What makes the line look as if it were properly constructed is that the reader's mind subconsciously displaced the word "light" to get "by the silver [light] of the moon[ ]." And then the parallel "by the golden [light] of the sun" works fine. So it's a clever bit of linguistic construction. But it's not formally correct.
Thank you!
That is a great piece of analysis, and I even learned a new concept from it!

I feel strongly tempted to bookmark this reply until for when my son is old enough to understand this :)
I think it is fine under poetic license, but if you are still considering an alternative, my suggestion would be to replace "golden" with "gold light", which is more grammatically correct but still retains the same number of syllables.
Thank you!

biascut

1 year ago

electricdruid

1 year ago

biascut

1 year ago

I think it's fine in poetry.
Thanks!
As a person who loves poetry and has published a bit, of course I say that what the writer prefers is what should stay. But as a reader, I'd be happier with "the gold of the sun," mostly as a match for "the silver of the moonlight."
Well, as someone who speaks English as a second language, I mostly wanted to know for myself. The everyday education sort of thing.
As a reader, I would probably prefer "gold", but would never offer unsolicited opinion on that to a poet.
As a parent, however, I feel like I am actually required to correct my son's grammar, as well as speak on a subject with some degree of confidence.
Thank you for your response!

mamculuna

1 year ago

jgofri

1 year ago

I'm surprised no one has presented "By the silver of the moonlight and the gold of the sun..." as an alternative. Poetic license is fine, but there's a difference between poetic license and incorrect grammar. It can only be considered poetic license if it is carefully chosen and done for a particular effect. In this case i think the ungrammaticalness takes from the poetic effect, rather than adds to it.
Someone mentioned that, but "the gold of the sun" has different number of syllables, and that breaks the rhythm. "Gold light" will work from that perspective, but it is not so nice, phonetically.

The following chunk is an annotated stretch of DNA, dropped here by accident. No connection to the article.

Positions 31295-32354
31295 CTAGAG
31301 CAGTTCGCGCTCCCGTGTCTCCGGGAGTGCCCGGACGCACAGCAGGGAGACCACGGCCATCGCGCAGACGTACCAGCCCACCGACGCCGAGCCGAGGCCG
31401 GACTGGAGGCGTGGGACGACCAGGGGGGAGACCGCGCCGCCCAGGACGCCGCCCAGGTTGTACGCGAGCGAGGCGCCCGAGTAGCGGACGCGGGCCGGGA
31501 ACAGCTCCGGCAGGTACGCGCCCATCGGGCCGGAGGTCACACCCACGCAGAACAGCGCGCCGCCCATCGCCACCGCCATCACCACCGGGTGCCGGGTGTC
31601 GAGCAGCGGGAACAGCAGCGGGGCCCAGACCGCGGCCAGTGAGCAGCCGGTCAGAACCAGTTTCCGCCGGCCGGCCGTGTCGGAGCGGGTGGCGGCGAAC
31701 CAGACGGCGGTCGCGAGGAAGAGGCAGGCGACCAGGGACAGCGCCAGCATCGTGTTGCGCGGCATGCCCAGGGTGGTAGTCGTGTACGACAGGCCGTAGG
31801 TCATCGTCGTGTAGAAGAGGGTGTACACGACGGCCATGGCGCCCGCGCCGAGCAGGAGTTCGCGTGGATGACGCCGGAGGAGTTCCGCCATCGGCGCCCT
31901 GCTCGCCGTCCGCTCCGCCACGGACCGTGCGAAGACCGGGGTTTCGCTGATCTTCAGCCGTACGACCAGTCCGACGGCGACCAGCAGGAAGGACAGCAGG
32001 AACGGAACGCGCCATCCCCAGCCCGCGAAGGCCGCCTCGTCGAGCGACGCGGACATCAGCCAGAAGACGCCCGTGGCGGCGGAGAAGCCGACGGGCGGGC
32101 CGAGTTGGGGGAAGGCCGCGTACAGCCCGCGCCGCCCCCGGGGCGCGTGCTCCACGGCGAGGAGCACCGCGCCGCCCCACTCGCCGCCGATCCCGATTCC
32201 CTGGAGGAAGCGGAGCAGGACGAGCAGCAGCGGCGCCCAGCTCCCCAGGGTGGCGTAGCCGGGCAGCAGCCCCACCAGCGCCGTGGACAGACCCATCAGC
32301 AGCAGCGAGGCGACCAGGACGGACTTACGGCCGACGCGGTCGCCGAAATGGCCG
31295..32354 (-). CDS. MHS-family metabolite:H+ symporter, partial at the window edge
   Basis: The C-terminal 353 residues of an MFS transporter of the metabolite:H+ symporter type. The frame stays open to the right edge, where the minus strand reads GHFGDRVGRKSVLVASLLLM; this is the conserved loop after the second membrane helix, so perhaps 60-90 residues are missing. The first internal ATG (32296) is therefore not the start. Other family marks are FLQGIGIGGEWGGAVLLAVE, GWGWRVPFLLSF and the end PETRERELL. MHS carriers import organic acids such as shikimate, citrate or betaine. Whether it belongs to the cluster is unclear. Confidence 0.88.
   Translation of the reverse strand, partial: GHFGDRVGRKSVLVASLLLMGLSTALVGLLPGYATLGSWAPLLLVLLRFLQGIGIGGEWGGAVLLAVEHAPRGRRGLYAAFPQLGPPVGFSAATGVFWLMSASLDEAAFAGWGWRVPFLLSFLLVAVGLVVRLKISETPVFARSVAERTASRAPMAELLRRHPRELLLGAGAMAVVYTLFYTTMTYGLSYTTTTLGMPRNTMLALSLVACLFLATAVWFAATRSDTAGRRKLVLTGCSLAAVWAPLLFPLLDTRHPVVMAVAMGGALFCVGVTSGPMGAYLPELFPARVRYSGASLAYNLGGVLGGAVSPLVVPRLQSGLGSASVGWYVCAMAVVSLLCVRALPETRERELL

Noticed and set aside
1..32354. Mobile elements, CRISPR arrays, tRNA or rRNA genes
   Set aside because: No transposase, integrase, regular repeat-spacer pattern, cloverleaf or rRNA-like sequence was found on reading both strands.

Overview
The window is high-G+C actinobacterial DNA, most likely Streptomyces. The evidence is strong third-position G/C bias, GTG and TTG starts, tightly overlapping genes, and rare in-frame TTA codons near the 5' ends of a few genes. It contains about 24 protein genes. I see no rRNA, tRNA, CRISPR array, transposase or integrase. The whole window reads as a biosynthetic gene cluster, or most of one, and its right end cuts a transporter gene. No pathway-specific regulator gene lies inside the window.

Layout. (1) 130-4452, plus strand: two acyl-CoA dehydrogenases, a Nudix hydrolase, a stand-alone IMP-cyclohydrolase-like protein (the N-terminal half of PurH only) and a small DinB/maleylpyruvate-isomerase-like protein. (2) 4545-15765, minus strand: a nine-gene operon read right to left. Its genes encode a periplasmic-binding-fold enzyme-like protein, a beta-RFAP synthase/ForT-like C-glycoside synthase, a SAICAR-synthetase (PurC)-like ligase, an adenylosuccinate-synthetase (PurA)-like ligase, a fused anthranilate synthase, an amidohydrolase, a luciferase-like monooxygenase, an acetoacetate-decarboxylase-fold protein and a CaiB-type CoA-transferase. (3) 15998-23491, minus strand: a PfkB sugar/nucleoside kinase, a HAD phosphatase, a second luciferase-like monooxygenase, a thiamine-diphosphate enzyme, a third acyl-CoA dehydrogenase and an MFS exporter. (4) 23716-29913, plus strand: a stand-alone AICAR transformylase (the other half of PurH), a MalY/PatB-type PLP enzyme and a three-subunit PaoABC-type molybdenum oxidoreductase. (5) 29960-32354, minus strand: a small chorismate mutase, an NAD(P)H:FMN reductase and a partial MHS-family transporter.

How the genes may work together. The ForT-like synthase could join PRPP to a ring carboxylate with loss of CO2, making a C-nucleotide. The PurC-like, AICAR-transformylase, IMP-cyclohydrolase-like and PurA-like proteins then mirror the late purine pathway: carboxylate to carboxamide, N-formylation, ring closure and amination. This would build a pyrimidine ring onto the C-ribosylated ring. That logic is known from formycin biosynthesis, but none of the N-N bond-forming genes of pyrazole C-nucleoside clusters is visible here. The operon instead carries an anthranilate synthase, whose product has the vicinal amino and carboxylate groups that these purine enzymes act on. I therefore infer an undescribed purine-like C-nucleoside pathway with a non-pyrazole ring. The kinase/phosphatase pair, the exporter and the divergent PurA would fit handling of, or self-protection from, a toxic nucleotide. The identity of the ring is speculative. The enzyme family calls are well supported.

Ultimately, it will be up to him, but I wanted to know what people think.

Thank you!

yiskah

1 year ago

herongale

1 year ago

biascut

1 year ago

My opinion as a native speaker and one who enjoys poetry is that your son's original version is the most beautiful and lyrical of the options people have mentioned.
Thank you very much!
I am very happy to hear it :), and so will he.

iddewes

1 year ago

houseboatonstyx

1 year ago

thefish30

1 year ago

jgofri

1 year ago

dragondances

1 year ago

I think it sounds lovely and that "the golden of the sun" implies the word "light" without needing it to actually be there, especially as it's clearly related to the moonlight in the first part of the line.
I don't have any problems with it in poetry. My mother knew the man who started a poem "Once it was the colour of saying".
But this is actually grammatically correct, isn't it? "Saying" could be a noun. Making sense is another issue :)
I think the poet has done a very nice job of implying words that aren't there, creating gaps so people read into it with the correct grammar without having to break the meter. This is especially true if it was sung, we would hear virtual words. Nice effect, and not a mistake at all, but subtle enough that some English teachers would make him correct it.
Which is exactly why I never suggested for him to ask his teacher. She would probably just assume this was a mistake.
Don't get me wrong, I truly appreciate the job they do, but their perception can be skewed a little in matters like this one.